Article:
Humans have been swimming inefficiently for hundreds of years and could move more quickly in the water by imitating eels and jellyfish, scientists believe.
Experiments by Stanford University have shown for the first time just how the sea creatures undulate through the water, and it has thrown up some surprises.
But new research has found that their undulating motion actually sucks water towards them creating a current which propels them forward. It saves energy and allows them to glide in elegant pulsating movements through the water.
The effect is similar to the dolphin kick used by professional swimmers when they first enter the water and suggests that undulating motion is the best technique in the pool.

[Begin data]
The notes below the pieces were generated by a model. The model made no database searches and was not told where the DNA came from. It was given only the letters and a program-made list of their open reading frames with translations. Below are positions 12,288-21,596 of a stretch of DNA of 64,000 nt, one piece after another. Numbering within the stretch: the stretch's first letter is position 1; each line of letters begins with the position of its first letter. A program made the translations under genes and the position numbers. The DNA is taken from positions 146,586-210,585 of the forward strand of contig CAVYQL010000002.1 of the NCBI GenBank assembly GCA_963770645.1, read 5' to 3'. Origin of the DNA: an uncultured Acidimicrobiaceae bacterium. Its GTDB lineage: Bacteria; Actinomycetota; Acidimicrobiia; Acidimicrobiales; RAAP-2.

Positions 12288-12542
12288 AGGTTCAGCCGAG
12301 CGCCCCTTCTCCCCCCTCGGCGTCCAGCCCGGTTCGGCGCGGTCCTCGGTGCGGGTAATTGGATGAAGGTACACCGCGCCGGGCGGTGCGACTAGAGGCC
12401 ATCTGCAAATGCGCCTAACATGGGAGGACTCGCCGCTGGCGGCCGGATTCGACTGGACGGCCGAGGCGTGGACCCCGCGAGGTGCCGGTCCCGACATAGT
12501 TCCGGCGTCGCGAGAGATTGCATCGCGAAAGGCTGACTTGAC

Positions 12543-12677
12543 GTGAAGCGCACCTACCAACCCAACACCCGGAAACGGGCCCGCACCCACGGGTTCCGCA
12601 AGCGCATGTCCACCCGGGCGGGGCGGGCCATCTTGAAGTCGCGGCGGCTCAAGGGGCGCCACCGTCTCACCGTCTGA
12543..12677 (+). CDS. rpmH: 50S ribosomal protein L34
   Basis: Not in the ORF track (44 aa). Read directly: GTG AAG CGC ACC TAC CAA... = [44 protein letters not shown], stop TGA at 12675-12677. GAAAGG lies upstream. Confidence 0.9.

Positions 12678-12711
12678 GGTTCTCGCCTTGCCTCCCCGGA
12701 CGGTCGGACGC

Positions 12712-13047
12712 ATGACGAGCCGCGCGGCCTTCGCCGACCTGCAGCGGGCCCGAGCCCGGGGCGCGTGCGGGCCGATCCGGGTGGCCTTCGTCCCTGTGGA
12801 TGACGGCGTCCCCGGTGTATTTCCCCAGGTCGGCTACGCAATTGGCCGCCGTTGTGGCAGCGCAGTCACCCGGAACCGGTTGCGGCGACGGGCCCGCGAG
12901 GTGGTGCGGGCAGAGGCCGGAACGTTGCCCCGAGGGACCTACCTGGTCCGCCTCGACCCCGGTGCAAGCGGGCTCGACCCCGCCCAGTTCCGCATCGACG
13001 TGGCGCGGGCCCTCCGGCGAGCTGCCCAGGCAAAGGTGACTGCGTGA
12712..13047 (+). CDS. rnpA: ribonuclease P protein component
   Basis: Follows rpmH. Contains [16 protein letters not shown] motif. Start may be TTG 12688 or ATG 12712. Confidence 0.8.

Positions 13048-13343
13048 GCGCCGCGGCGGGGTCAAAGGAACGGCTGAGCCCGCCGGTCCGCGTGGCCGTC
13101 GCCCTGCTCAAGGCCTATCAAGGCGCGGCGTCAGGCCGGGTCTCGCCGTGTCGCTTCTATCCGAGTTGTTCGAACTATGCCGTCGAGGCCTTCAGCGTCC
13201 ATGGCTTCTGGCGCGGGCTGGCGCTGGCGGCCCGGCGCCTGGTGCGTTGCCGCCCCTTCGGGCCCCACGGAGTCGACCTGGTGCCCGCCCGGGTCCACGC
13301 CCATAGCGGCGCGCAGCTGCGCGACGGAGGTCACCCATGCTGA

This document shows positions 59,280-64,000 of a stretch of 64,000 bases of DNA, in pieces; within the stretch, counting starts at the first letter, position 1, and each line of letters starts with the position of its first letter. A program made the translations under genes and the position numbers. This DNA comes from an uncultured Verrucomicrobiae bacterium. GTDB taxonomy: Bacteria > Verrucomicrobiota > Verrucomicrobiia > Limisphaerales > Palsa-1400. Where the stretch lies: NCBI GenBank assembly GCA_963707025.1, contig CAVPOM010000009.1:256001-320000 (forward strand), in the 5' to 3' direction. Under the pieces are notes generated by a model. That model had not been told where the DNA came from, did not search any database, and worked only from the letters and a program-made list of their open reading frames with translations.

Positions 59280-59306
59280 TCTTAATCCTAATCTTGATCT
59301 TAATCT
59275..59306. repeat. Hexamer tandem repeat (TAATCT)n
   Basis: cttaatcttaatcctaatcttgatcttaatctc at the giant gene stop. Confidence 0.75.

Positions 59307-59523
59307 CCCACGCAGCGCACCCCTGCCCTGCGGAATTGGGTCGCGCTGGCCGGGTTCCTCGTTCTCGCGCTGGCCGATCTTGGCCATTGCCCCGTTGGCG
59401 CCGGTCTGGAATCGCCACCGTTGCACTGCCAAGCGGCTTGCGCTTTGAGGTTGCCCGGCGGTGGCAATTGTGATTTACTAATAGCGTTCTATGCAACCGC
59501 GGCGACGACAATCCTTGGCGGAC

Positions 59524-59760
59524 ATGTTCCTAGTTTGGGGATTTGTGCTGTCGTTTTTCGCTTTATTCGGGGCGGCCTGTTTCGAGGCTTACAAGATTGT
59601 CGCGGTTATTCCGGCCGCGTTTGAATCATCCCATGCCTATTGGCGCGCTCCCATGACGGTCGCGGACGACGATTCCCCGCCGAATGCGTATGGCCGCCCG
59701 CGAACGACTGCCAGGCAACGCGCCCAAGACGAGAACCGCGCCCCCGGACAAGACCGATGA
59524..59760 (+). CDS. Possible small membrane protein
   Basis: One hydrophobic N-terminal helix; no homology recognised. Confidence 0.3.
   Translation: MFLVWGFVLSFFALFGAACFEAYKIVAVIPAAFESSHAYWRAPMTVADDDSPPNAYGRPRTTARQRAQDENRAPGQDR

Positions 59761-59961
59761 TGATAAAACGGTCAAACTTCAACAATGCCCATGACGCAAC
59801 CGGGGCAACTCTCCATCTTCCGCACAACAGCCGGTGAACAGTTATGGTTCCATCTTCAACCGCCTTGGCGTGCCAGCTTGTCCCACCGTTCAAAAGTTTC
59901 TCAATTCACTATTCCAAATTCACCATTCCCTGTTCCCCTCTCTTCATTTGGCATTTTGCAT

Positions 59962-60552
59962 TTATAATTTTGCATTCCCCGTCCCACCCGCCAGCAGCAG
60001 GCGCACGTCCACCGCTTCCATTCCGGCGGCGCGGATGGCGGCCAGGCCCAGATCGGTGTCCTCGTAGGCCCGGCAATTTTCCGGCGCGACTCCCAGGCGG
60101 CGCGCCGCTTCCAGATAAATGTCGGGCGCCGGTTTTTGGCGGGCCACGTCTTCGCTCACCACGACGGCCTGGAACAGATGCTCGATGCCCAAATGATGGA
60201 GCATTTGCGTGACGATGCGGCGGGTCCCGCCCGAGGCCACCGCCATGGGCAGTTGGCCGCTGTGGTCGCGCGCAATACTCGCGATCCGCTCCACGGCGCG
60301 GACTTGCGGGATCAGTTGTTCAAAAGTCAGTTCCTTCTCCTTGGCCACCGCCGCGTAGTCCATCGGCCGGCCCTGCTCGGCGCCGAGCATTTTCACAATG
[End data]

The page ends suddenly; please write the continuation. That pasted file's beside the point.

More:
“It confounds all our assumptions,” said John Dabiri, professor of civil and environmental engineering and of mechanical engineering at Stanford University.
“Our experiments show that jellyfish and lampreys actually suck water toward themselves to move forward instead of pushing against the water behind them, as had been previously supposed.
“There could be an opportunity to improve human swimming if the torso could play a greater role in generating low pressure via body undulations, as in the eel.
“You can see hints of this in the underwater ‘dolphin kick’ swimming stroke, although the action of the legs pushing the water is often more prominent there.
“The challenge is that humans typically don’t have the same flexibility of motion as the eel, and swimming at the water surface significantly increases the water’s resistance to forward motion.”